Goaded by the recent riots in the Muslim world over a YouTube video ridiculing the prophet Muhammad, representatives of a 57-country coalition are planning to propose a measure to the United Nations General Assembly that would criminalize blasphemy. [Source]
The move has been tried before, unsuccessfully. This year, the coalition is led by Turkey, a country with significant clout at the UN. Turkey's prime minister, Recep Tayyip Erdogan, plans to speak at the General Assembly, demanding international legislation making it a crime to defame religion. Secretary-General Ban Ki-moon has given some indication that he is in favor of such a move, saying that there should be limitations on free speech if it is "used to provoke or humiliate."
This is, unequivocally, a terrible idea.
Let me be clear about this. People deserve respect. Human beings have the right to have their basic needs met, and to be able to live without fear of persecution. We also, in differing ways and to differing degrees, should respect and protect animals, plants, and the environment.
On the other hand, there is no good reason to demand that everyone respect ideas. Ideas only deserve respect insofar as they merit it. If you believe in something wrong, foolish, harmful, counterfactual, or dangerous, there is no logical reason in the world that I should be required to respect it just because it happens to be your belief. Enacting anti-blasphemy laws is a way of putting religious beliefs out of the reach of criticism -- which is equivalent to giving carte blanche to anyone, for saying or doing anything, as long as the phrase "and thus sayeth the precepts of my religion" is appended to it.
The bottom line is that your beliefs have to earn my respect, based upon (1) how they are manifested in your treatment of others, and (2) their consonance with the facts about the world that we have discovered from science. If your beliefs lead you to oppress women, if they encourage you to blow yourself and others up, if they demand that you suppress free speech and dissent, if they impel you to foist your mythological and erroneous views of the origins of life on children, then your beliefs are not worthy of respect. And your saying, "but it's my religion!" is entirely irrelevant.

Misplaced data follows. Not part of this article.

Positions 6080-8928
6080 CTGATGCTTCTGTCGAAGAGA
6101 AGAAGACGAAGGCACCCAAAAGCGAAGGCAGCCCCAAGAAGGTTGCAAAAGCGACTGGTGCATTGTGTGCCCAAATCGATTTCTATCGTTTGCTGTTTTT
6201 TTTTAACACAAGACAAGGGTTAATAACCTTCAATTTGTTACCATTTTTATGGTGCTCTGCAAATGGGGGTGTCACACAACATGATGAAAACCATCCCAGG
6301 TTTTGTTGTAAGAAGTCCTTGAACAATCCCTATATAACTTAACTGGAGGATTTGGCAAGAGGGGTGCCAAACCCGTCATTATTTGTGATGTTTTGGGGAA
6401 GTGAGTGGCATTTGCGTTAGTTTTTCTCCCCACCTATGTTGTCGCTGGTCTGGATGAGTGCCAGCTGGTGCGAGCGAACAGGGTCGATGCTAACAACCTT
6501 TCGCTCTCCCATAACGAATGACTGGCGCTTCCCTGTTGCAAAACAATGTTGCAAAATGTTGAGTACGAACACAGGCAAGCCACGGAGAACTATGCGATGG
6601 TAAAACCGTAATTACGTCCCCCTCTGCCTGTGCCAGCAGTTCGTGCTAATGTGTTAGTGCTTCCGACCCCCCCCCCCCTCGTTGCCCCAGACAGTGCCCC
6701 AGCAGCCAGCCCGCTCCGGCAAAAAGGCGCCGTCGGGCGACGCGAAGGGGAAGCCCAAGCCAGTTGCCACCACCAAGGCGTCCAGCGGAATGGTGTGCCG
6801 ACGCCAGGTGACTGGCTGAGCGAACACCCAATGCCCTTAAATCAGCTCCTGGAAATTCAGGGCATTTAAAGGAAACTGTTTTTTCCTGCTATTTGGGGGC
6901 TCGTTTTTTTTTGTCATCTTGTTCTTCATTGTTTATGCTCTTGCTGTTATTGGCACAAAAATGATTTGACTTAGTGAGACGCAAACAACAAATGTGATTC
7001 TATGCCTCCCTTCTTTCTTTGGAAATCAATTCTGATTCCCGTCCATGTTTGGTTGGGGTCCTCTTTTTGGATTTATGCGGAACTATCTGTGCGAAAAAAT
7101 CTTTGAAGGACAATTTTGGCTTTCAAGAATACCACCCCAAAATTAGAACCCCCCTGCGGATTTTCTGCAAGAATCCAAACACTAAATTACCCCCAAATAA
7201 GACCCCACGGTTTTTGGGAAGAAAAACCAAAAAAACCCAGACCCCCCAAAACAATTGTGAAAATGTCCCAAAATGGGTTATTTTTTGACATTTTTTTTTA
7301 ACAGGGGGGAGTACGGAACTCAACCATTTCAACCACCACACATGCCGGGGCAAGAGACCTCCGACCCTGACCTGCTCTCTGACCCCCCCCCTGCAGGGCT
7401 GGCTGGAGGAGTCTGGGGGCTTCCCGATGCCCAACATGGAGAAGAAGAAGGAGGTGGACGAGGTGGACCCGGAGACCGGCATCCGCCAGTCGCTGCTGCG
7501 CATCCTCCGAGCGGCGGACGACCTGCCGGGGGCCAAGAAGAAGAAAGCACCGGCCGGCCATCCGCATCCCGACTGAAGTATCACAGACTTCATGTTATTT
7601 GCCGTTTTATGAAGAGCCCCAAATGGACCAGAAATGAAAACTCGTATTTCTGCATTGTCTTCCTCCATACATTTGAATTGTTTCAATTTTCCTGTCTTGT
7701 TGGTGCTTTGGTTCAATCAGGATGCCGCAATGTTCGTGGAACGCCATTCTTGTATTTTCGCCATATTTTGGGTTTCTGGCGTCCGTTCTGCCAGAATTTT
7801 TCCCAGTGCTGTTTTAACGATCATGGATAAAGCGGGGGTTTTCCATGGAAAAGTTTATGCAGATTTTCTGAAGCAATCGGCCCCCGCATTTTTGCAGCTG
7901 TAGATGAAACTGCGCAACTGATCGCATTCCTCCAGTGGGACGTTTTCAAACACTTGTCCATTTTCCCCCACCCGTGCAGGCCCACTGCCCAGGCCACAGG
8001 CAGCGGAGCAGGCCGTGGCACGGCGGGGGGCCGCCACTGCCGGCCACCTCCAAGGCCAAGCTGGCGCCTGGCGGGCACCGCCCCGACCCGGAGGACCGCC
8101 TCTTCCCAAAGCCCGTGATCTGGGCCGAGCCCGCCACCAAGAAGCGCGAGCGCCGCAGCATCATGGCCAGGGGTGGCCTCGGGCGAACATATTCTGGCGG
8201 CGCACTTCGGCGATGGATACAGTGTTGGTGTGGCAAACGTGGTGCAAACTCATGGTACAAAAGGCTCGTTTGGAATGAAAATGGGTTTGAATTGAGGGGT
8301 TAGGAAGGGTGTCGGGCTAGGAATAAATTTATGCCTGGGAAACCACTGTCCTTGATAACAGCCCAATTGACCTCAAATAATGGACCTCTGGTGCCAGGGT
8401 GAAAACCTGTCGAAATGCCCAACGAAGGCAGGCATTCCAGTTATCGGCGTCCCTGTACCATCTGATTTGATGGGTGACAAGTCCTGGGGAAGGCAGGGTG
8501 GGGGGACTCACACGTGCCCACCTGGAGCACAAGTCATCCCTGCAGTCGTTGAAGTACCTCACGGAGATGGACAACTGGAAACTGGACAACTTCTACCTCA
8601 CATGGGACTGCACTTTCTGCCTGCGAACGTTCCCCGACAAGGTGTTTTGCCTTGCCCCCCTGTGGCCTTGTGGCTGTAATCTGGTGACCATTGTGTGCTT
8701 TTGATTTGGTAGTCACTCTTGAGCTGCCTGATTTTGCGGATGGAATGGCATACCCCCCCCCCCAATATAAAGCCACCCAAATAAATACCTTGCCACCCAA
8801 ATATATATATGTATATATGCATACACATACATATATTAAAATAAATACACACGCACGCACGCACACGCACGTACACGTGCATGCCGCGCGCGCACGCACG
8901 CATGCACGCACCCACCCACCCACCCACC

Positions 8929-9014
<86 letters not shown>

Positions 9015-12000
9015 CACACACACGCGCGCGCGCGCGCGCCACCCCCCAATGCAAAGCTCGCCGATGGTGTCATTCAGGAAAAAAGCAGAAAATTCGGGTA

Don't get me wrong; I'm not saying we should silence people from voicing these beliefs. That's as wrong-headed as the proposed anti-blasphemy laws. You have every right to trumpet your beliefs from the rooftops, if you want to. However, no one, myself included, has the right to demand that his opinions, once voiced, be immune to criticism. Or ridicule, either; ridicule may not be nice, but it is powerful, and satire can be a potent force for positive social change (think of the impact that Jonathan Swift's A Modest Proposal had). So, you may not like it if I or others make fun of your beliefs, but your taking offense cannot trump my right to speak. If it does, it sets up a dangerous precedent, creating a world where every word has to be sifted through the mesh of "Will This Bother Anyone?"
I still think that it would be wonderful if people were kinder. "Don't go out of your way to be an asshole" is still a pretty good guide to behavior, and I believe that a lot of the recent deliberate provocation of Muslims is mean-spirited, crass, and frankly unwise, given how devout Muslims generally respond to such goading. But my saying "it isn't nice," or even "wow, that was a dumb thing to say," is a far cry from "you are forbidden by law from saying that." So, what the filmmaker had to say about Muhammad on his YouTube video might have been banal, crude, foolish, disgusting, and worthy of a hundred other disparaging adjectives.
But he did have the right to say it. And no one, up to and including Ban Ki-moon, should be able to tell him that he can't.